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Thermal Components of Soil Solarization as Related to Changes in Soil and Root Microflora and Increased Plant Growth Response. J. J. Stapleton, Department of Plant Pathology, University of California, Davis 95616; J. E. DeVay, Department of Plant Pathology, University of California, Davis 95616. Phytopathology 74:255-259. Accepted for publication 27 July 1983. Copyright 1984 The American Phytopathological Society. DOI: 10.1094/Phyto-74-255.

Solarized and “shaded” (moist soil covered by transparent polyethylene film but protected from solar heating by sheets of gypsum wallboard) soils were compared for population densities of selected soil microorganisms. Solarized soils usually contained the fewest microorganisms, untreated control soils contained the most, and shaded soils had intermediate population densities (P<0.05). Greater plant growth occurred in solarized soils, and sometimes in shaded soils, than in untreated control soils. Plant growth increases in the field often were correlated inversely (P <0.01 or 0.05) with decreases in soil population densities of several groups of bacteria and fungi. The percentage of colonies of Gram-positive bacteria exhibiting in vitro antibiosis against Geotrichum candidum increased nearly 20-fold in solarized soil but not at all in shaded soil, as compared to untreated control soil. Six strains of fluorescent pseudomonad plant growth-promoting rhizobacteria colonized sugar beet and radish roots ~2 to 6X more effectively in solarized soils of four textures than in the same soils that were not solarized (P<0.05). Soil and root population densities of Pythium spp. were each reduced by 38% after postplant soil solarization of a 2-yr-old almond orchard, but no reductions were seen after treatment of a 6-yr-old peach orchard. No visible differences in the extent of root infections by vesicular-arbuscular mycorrhizae (Glomus spp.) were apparent between roots from solarized and untreated trees at one orchard site.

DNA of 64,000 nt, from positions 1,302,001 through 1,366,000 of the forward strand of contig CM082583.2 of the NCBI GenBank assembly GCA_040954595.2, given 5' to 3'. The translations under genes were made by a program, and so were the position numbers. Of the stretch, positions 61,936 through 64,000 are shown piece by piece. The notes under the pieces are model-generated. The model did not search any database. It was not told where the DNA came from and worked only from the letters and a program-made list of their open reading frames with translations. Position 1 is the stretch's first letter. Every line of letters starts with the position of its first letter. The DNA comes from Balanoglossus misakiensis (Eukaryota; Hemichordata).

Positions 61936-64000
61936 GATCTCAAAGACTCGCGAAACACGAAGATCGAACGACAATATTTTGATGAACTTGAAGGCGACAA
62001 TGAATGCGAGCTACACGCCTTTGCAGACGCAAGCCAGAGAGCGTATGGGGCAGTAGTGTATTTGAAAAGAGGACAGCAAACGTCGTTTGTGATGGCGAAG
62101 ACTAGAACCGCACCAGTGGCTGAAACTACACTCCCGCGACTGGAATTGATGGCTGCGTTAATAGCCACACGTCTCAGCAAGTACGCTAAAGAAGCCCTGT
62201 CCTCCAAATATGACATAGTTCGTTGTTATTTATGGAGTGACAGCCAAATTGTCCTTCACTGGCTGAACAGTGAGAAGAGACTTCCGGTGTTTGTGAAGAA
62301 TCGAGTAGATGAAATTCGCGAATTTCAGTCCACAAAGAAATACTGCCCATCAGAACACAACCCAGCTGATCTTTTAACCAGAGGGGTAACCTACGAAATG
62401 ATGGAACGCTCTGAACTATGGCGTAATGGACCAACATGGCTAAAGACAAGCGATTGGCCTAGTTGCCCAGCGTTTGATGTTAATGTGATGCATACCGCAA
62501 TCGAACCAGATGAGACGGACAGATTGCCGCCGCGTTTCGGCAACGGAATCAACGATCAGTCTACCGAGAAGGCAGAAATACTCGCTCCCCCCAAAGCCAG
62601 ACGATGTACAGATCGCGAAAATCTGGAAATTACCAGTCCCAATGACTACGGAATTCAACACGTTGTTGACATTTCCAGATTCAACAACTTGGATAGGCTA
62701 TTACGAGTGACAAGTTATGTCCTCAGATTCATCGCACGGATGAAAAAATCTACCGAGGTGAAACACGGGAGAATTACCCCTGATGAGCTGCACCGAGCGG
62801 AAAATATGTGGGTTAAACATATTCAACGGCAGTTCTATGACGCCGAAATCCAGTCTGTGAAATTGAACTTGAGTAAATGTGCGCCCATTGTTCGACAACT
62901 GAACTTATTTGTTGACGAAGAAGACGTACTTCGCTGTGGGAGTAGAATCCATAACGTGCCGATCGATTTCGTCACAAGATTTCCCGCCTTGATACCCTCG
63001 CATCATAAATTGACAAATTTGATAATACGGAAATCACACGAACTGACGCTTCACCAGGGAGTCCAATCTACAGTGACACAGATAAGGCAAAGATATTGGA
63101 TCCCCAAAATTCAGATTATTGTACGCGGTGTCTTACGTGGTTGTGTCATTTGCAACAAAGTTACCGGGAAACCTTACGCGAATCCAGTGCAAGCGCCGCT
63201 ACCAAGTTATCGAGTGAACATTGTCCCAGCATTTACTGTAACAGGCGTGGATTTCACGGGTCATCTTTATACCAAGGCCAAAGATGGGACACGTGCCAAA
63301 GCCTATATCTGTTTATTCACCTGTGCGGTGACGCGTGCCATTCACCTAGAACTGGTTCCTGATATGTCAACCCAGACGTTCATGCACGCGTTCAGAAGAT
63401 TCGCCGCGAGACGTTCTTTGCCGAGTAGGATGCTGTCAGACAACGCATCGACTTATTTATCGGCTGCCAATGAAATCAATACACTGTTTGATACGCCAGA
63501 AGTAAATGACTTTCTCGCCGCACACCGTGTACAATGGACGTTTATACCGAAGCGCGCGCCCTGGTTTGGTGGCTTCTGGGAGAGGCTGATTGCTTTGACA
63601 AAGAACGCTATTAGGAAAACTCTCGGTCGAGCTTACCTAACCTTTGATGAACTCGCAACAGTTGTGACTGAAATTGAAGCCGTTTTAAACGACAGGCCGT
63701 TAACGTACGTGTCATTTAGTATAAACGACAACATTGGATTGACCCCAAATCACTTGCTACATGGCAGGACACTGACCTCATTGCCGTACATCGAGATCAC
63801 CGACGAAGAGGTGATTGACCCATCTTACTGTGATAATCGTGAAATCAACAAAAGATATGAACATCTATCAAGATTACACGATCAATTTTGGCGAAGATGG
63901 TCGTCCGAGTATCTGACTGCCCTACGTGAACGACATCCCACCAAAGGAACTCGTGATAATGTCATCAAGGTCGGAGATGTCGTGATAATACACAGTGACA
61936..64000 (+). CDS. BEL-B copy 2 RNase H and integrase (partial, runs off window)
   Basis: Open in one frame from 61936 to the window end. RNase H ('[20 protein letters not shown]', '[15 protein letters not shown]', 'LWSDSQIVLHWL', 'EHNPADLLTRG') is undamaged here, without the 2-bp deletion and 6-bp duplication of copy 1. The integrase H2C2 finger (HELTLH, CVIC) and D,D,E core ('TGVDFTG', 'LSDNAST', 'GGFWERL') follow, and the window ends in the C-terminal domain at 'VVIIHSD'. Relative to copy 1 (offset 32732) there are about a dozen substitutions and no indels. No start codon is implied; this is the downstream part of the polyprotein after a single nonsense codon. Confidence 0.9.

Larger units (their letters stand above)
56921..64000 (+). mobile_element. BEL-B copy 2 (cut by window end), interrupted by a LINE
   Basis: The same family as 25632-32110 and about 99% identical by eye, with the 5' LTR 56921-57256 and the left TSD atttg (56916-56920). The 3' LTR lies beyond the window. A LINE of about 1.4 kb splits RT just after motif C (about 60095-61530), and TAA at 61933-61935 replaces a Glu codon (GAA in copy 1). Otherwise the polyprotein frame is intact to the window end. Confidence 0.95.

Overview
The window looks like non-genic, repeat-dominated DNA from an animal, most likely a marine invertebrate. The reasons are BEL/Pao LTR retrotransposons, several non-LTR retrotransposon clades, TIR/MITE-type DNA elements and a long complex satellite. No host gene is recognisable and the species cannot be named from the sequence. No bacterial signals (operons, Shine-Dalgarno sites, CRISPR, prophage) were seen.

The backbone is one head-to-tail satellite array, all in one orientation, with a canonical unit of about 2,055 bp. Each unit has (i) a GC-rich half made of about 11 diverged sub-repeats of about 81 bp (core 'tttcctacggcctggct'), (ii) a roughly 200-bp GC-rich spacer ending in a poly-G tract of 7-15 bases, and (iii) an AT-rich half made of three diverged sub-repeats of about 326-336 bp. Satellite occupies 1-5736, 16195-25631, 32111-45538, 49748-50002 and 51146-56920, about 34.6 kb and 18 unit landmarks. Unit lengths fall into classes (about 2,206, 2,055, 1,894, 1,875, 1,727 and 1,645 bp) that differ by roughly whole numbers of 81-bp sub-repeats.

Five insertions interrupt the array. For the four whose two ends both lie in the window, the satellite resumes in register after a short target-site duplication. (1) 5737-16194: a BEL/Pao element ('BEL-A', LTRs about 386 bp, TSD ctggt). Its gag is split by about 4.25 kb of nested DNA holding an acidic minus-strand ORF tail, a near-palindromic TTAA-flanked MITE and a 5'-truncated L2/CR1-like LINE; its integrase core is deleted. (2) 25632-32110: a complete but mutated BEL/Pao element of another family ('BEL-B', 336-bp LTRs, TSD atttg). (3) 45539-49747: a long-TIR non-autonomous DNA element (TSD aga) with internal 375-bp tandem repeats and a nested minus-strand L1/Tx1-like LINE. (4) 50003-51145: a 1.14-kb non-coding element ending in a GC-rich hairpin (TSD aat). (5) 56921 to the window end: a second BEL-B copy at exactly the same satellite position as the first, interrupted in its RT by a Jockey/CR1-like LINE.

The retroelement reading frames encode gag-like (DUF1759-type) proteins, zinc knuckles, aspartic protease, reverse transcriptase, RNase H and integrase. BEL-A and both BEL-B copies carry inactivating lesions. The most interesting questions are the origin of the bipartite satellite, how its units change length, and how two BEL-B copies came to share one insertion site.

Additional keywords: polyethylene mulching, soil heating.